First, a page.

The modern world is evolving to meet the demands of people struggling with ongoing sobriety, and they’re doing it with smartphone apps aiming to help maintain a sober life after rehab.
Telemedicine is a medical care technique that enables peers, clinicians, addiction specialists and sponsors to interact with the recovering individual through video communication and other beneficial technologies. It allows people struggling with cravings and triggers to get help in the moment while monitoring their standing in the treatment program.
Telemedicine is especially helpful for those in rural or secluded areas lacking the resources and assistance metropolitan areas provide. Patients can extend their support network that includes friends, family, sponsors, and clinicians when they are feeling low and/or have the urge to use drugs again.
Applications like A-CHESS (Addiction Comprehensive Health Enhancement Support System) are helping people regulate their own behavior and encourage them to seek help when they need it.
When feeling anxious or depressed, with a desire to purchase and consume their drug of choice, the application will alert them when they’re at a particular destination they registered as a “danger zone.” It also notifies their recovery sponsor, who can then reach out.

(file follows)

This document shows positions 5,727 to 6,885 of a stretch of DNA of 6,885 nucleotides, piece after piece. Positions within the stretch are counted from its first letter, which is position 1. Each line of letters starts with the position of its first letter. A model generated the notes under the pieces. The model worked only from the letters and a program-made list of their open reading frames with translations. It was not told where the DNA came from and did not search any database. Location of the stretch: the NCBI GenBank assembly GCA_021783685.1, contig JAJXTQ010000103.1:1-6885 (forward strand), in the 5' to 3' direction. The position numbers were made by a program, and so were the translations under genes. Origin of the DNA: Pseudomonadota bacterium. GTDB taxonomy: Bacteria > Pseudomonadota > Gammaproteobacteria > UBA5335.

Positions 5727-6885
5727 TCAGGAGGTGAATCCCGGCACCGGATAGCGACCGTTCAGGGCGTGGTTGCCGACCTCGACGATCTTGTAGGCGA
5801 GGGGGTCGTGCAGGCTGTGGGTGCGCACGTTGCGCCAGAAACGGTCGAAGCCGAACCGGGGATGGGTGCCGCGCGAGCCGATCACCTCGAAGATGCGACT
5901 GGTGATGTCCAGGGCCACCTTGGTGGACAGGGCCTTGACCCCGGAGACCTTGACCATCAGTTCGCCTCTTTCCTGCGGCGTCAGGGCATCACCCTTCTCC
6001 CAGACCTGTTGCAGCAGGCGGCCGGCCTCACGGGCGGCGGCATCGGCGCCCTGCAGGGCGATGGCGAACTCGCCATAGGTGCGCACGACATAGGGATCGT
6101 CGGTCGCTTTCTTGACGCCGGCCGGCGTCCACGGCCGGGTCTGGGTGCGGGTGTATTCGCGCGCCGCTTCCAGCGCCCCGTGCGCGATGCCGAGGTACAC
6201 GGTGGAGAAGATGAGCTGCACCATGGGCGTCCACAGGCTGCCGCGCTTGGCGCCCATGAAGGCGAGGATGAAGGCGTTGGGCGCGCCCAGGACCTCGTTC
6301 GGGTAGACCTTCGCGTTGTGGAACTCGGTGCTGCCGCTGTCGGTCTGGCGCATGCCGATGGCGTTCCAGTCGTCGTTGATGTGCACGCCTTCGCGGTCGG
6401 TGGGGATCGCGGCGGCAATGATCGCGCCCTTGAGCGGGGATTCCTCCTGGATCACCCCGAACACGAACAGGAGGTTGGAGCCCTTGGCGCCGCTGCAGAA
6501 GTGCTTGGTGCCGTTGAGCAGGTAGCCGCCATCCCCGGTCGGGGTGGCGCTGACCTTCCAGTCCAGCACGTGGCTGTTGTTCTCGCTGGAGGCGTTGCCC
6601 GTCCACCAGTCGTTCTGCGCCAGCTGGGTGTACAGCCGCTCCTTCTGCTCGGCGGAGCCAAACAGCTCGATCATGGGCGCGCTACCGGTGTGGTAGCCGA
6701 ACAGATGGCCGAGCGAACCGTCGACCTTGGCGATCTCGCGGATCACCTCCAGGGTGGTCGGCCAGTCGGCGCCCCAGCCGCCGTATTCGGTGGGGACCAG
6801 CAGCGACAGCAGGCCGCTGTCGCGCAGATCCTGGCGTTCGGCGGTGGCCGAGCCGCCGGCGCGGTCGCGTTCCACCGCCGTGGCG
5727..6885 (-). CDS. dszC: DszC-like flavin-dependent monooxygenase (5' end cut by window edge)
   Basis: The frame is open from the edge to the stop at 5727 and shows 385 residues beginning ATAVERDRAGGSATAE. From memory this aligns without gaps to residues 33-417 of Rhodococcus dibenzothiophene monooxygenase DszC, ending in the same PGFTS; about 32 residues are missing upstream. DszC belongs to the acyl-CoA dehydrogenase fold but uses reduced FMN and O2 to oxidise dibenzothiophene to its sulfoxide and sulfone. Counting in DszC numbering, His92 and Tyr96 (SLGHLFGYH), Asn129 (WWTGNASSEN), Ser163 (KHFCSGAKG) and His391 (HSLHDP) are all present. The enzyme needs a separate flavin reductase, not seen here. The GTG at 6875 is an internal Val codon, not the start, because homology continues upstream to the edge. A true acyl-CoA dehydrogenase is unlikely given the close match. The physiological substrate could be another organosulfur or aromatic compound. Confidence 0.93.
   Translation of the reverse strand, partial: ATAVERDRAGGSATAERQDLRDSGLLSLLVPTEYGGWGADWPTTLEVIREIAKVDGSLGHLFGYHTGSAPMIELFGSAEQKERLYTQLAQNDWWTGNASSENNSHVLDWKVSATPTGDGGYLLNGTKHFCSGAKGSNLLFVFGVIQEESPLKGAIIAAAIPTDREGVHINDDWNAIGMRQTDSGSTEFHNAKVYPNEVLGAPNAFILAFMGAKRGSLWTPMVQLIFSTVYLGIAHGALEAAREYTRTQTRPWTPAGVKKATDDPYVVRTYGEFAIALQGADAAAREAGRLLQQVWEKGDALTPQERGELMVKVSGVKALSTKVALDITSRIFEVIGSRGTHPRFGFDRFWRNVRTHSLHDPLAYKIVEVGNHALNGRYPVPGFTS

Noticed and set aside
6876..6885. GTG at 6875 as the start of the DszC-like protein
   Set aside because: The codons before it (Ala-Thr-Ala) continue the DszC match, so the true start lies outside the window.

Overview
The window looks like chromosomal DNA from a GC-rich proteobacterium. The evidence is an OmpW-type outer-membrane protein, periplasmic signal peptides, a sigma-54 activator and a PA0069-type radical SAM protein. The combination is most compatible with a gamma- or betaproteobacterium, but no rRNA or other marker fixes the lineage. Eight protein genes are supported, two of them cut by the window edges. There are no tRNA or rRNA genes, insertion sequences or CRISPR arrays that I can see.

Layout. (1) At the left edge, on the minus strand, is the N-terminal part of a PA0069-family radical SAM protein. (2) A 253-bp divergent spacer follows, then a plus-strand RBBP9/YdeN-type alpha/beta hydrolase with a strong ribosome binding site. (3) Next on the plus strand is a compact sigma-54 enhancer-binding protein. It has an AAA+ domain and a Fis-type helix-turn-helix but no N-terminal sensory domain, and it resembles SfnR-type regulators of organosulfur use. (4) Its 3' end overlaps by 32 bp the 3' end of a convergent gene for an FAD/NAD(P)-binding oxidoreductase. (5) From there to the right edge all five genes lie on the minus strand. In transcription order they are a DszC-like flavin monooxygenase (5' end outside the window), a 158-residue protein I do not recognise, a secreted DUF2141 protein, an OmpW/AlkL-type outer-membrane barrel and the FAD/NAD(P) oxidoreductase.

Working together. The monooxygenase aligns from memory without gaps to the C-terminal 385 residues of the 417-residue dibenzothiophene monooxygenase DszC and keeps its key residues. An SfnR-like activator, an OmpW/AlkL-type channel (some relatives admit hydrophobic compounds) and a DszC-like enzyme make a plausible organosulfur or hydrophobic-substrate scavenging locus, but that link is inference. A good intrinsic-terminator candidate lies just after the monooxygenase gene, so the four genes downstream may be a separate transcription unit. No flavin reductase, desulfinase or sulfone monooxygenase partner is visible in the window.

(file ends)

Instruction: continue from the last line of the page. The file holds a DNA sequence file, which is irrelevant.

Esqyir, another recovery app, and A-CHESS send their users notifications such as support group meeting reminders, motivational anecdotes, and other helpful resources while providing information to assess their risk of relapse with a personalized recovery approach.
Dr. David Kan, medical director at telemedicine company Bright Heart Health, had the idea of using application technology to monitor depression levels and prevent relapse. Bright Heart Health specializes in treating addiction and eating disorders using “traditional treatment through a new platform.”
“People seem to report higher satisfaction with telemedicine,” Kan said. “Their treatment can be catered to their needs.”
Not only do people prefer it, a study published in the U.S National Library of Medicine concluded that using video teleconferencing to provide treatment for women with PTSD yielded comparable results to in-person treatment and also… (continue reading)